I feel like it is often said here and at times overdone, but while every day is a bit different there are certain tasks that happen every week or month. I'm going to split the below into three different types of days to compare.
Day 1: Weekly and Monthly Updates
Monday is generally the day of the week in which I get most of my once a week tasks accomplished.
Wake up, walk the dog while listening to a podcast, get ready for the day, pack my breakfast, and make coffee.
6:30 AM - 7:30 AM
After arriving to work and getting my breakfast out I fire up my computer and load everything to get the week started. On a trading desk this process takes a few minutes as I load multiple instances of excel, email, Bloomberg, ICE chat, and PDFs to read from over the weekend.
From here I begin to update the first set of sheets. In oil markets, it is important to follow refinery turnarounds, or TARs, especially during the maintenance seasons of the fall and spring in the US. Each week when the EIA numbers come out one of the headline numbers is for crude runs, inputs into a refinery, and these numbers are dependent on refinery TARs. For each sheet to not become too large each unit of a refinery, crude unit, hydrocracker, etc. are updated one at a time. After updating all the TARs, I will look at any w/w changes.
Next, I update several margins and prices files that we use daily and feed into other fundamental data sheets.
7:30 AM - 8:00 AM
Walk to Starbucks, chat with one of my friends on the desk, catch up on the weekend.
8:00 AM - 10:30 AM
Update historical and forward margins and look at the changes w/w for different grades and regions across the US. The US is split into five sections, called PADDs, and different regions use different crude slates, which can include crudes that range from light to heavy and sour to sweet. These differences in types of crude impact the cost as well as type of refinery that can run the crude.
Oil markets are traded with spreads to incentive storing your oil or moving your oil to a more profitable location (in oil markets intermarket spreads are called arbs, with the most well known the WTI - Brent arb, the most traded crude contracts). I update an arb sheet that looks at historical and forward estimate price differences between different locations as well as the freight cost between those locations to determine if any of the arbs are "open." If an arb is open, the economics make sense to move the crude. Then, an owner of a VLCC (very large crude carrier of crude) cargo can elect to move the oil to the more profitable location.
10:30 AM - 11:00 AM
Shoot the shit with the desk. Talk about what new movies are out, what went on that weekend, new talent on CNBC, make me a market on "fill in the blank," any other tangents we get into.
11:00 AM - 11:30 AM
Grab lunch, vent about anything that happened thus far that day.
11:30 AM - 2:00 PM
Once a month the EIA releases monthly data and we must update our sheets to incorporate this data. The EIA releases weekly data, but then there is a 2-month lag and a revised version of the data for the month. We look at any differences between the weekly data and monthly data such as production, demand, crude runs, imports, exports, etc.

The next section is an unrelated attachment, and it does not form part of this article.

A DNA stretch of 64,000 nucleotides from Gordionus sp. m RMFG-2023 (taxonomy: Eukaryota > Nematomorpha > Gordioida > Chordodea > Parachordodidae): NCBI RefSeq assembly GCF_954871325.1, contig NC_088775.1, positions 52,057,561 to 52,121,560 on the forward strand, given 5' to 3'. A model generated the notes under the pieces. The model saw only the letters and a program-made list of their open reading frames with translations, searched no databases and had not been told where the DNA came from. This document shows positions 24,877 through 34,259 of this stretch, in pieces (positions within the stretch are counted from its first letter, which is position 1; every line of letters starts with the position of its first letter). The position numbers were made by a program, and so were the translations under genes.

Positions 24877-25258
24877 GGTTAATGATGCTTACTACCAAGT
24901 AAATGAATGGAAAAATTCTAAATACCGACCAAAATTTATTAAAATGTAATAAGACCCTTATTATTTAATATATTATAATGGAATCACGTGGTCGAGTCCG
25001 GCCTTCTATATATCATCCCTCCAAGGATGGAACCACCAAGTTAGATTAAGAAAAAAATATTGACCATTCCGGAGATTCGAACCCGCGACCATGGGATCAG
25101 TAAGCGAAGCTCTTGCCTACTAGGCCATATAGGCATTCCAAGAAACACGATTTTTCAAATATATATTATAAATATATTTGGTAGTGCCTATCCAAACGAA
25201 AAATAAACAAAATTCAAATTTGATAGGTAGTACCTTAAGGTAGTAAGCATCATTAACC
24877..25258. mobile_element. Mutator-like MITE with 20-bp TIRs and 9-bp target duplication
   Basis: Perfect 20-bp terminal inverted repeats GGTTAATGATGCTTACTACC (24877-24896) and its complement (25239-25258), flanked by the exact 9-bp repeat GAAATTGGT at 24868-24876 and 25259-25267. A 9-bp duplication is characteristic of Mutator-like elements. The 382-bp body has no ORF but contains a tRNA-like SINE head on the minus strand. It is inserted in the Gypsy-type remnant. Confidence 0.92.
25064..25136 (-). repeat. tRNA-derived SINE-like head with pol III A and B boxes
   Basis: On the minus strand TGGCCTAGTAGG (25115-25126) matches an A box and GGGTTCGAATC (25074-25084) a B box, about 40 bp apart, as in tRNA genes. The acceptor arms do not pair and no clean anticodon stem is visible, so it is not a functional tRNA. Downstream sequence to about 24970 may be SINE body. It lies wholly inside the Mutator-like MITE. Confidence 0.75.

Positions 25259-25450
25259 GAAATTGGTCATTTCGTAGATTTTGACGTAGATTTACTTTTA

2:00 - 5:30 PM
The days begins to wrap up and traders mark their books, PnL is run, trades are reconciled, and the trading day ends. Now is usually a good time to get some reading done which can consist of research from the banks, opinions from other funds, daily news from BBG/Reuters, updates from OPEC/EIA/IEA, several vendors we receive commentary from, and emails sent around the desk.
5:30 PM - Bedtime
Head home, take the dog out, hit the gym, dinner with the fiance, catch up on some reading/TV.
Day 2 - EIA Weekly Data Release and Forecasting
For brevity, I won't repeat similarities from the above day.
7:00 AM - 8:00 AM
Roundtable chat about the markets, what's driving the macro picture, positioning, any data releases that week, any market events, news updates, market updates, etc.
8:00 AM - 10:30 AM
Look at the internal oil supply and demand balances. We break down data between monthly and weekly data as well as across products and regions. So broadly there are global crude, global gasoline, global distillate, European crude, Asian crude, etc. Analyze the past several weeks, y/y changes, trends or shifts over the last 5 years. Compare our balances to outside numbers.
10:30 AM - 12:00 PM
Update weekly numbers and look at our forecast vs. the realized numbers. What are the most important factors that week, what is the market focusing on, how are the next weeks/months shaping up.
12:00 PM - 2:00 PM
Talk with the research team and traders to discuss the merits of any large changes to the market and balances.
2:00 PM - 5:00 PM
Conduct any interesting analysis I'm considering at the time, answer emails, chat with traders about longer term project they want to consider.
Day 3 - Abnormal Market Events
On days such as Brexit, election night, OPEC announcements, etc. it is vital to be watching headlines and prices throughout the day to try to determine the actual news, changes to market dynamics, price and movements.
Feel free to ask any follow-up questions.